Nightmares and the realm of dreams. They’re not a new target for horror movies. Indeed, a certain burnt-faced man in a green and red striped jumper with a beknived hand got there a good few decades ago. But they’re still ripe for the picking, owing to the fact that we can’t control our dreams or where they take us. For the most part. Let me tell you a little story… You see, when I was a young Phage I used to suffer from extreme nightmares. Ones that would involve a car full of silhouettes pulling up outside my house and running at the building whilst Momma Phage slept upstairs. I would run downstairs and see them running and jumping in through the windows – they had no faces, no features, nothing. Just silhouettes. Similarly, I’d see images of beloved ones warping into demons and attacking me. These were relentless and they’d come again and again, night after night. That was until I learnt to lucid dream and control what happens. So I was able to talk to these demons and attackers. Once I did? No more of those nightmares. I cured myself of these insidious thoughts.
Whilst my advancing age has somewhat diminished my abilities to manipulate the dream, I can still become self-aware and know I’m in a dream. This has brought about a new type of nightmare… As now I’m in my head, but it’s completely dark. All I know is that I’m there with some malevolent force. Nowadays I find myself challenging myself in my head and trying to embrace this “thing” that I’m perceiving as evil. It sounds confusing right? You should try spending a night as The Phage! It’s an odd one! So… where am I going after this therapy-esque confession? Well, the original Insidious focused on evils that lurk in our dreams – dead spirits that want to come back… So, enter Insidious: Chapter 2, to pick up where the first film left off…
If you’re thinking about seeing Insidious: Chapter 2 and you’ve not seen the original? Well, you’re going to struggle. Pretty badly! This movie doesn’t make many apologies for this and plunges relentlessly into the plot. I’ve seen Insidious… and to be honest, I thought it was “good” but by no means this “great” horror that people laud it as. It had a nice premise, but lost all terror in the last third. Having said that, I do remember the plot. But having not watched it since its theatrical release, even I found myself straining to remember the closing 10 minutes of the original. I got there… but it wasn’t instant recall! Essentially, this film picks up immediately after the first – a little boy became trapped in dream world with some demons, his dad (Patrick Wilson) followed him into there to bring him home. But we’re not sure just what came out of that world, as an evil “old woman” was trying to get back to Wilson‘s body before he did… did she succeed? Well, Wilson did kill at the end of the first movie, so we’d presume so, right?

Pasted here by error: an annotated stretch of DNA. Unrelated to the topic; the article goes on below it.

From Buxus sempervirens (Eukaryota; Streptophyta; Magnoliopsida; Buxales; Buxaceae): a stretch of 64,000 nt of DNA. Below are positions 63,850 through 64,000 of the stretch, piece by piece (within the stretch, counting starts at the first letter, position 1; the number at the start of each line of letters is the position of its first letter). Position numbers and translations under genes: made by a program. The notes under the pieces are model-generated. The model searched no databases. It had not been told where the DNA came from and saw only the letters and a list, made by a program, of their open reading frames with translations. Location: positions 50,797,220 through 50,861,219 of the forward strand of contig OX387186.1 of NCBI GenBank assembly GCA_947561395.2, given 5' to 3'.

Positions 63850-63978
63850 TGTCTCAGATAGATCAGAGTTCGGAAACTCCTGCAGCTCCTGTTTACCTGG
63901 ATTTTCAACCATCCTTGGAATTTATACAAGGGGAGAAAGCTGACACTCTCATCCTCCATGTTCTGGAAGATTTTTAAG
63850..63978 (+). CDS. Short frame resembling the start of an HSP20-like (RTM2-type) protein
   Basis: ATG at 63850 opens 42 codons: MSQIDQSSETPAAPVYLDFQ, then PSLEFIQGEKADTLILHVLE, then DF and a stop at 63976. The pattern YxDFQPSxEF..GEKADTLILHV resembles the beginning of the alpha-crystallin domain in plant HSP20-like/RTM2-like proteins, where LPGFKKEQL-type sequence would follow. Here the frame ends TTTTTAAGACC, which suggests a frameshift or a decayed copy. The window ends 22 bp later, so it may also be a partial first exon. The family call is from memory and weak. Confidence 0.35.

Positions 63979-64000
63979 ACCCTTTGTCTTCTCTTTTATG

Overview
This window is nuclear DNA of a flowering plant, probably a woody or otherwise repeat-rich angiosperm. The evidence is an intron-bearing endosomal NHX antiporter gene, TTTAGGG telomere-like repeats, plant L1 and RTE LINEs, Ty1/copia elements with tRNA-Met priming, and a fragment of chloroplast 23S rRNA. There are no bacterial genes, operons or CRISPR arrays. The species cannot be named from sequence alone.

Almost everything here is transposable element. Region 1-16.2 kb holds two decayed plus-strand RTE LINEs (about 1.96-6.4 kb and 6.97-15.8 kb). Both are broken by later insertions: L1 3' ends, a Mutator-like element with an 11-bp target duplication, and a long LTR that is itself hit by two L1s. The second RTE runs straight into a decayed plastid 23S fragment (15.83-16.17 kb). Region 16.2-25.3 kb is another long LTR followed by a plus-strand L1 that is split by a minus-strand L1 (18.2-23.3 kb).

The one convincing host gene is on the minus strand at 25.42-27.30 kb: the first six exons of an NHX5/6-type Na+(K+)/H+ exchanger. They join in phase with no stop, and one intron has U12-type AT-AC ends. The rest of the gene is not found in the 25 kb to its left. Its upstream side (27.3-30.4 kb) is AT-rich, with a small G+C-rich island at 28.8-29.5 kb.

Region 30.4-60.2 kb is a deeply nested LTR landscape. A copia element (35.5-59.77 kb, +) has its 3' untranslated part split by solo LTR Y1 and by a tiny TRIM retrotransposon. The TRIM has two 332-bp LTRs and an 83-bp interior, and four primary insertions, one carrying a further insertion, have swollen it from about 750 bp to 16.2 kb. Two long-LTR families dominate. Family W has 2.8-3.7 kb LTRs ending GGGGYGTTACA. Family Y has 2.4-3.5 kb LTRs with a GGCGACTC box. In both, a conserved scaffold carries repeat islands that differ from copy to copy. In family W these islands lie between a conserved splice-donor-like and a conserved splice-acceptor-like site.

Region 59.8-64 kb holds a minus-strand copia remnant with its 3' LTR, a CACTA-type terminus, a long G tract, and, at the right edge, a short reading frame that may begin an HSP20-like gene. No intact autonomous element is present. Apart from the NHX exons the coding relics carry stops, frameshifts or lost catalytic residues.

Oh, and if you’re wondering, I’d have given Insidious 3 Phages. Why? Too much reliance on my old enemy… LOUD NOISES!
And LOUD NOISES are very much in place in Insidious: Chapter 2 too. Not as many as there have been previously, but there’s certainly a reliance on them. Let’s be honest… there’s little in the way of true scares in this film. A couple of jumps, but that’s more due to clever framing, as opposed to genuine horror. No, The Conjuring this ain’t. I should mention we saw The Conjuring, but flew abroad straight away afterwards. Verdict? We really liked it – 4 Phages. Jeez, we’re writing reviews within reviews here aren’t we?!
I would however like to mention the humour. Insidious: Chapter 2 did have me smiling – for the right reasons. The comedic performances coming out of “paranormal investigators” Specs (Leigh Whannell) and Tucker (Angus Sampson) were brilliant. Truly, they were the highlight of the movie for me. The others? Well… they were there. Not bad, by any stretch of the imagination, but nothing too memorable.
As mentioned at the outset, I like the dream premise, but Insidious: Chapter 2 gets carried away with it and vaults back and forth between planes a lot. This, coupled with the unrelentingly forward-marching plot, makes for an uncomfortable viewing for the first time Insidious viewer… But even for the veterans, it all becomes a little dull. The jumps have been done before and the plot is quite linear. In the original the last 15 minutes disappointed me as they were anticlimactic, like the reveal in Jeepers Creepers. But here? I was just a little bored. And the hokey set-up for Insidious: Chapter 3? A little too much…
Insidious: Chapter 2 is pretty much on par with the original Insidious in my books… and I wasn’t bowled over with the original, like so many were. This sequel should be applauded for continuing the plot and being a true sequel, but it falls down in terms of horror and suspense. I enjoyed the movie more as a comedy than I did a horror thanks to the performances of Whannell and Sampson. But even that wasn’t enough to save the movie. It was passable… but certainly not remarkable.
Maybe I’m just not able to be scared by horror movies now, following my earlier confession about my somewhat bizarre nightmares that I concoct for myself nowadays. In fact, I’m pretty sure my dreams and nightmares are ripe for the picking, as they’re pretty warped and weird. Although I’m not sure how you convey the feeling of malevolent evil that I can sense once I’m in there. Maybe if we held the screening and announced that one audience member would be picked at random and subjected to the horror that is having to watch Adam Sandler‘s Jack & Jill on a loop for an entire weekend… that’d do it.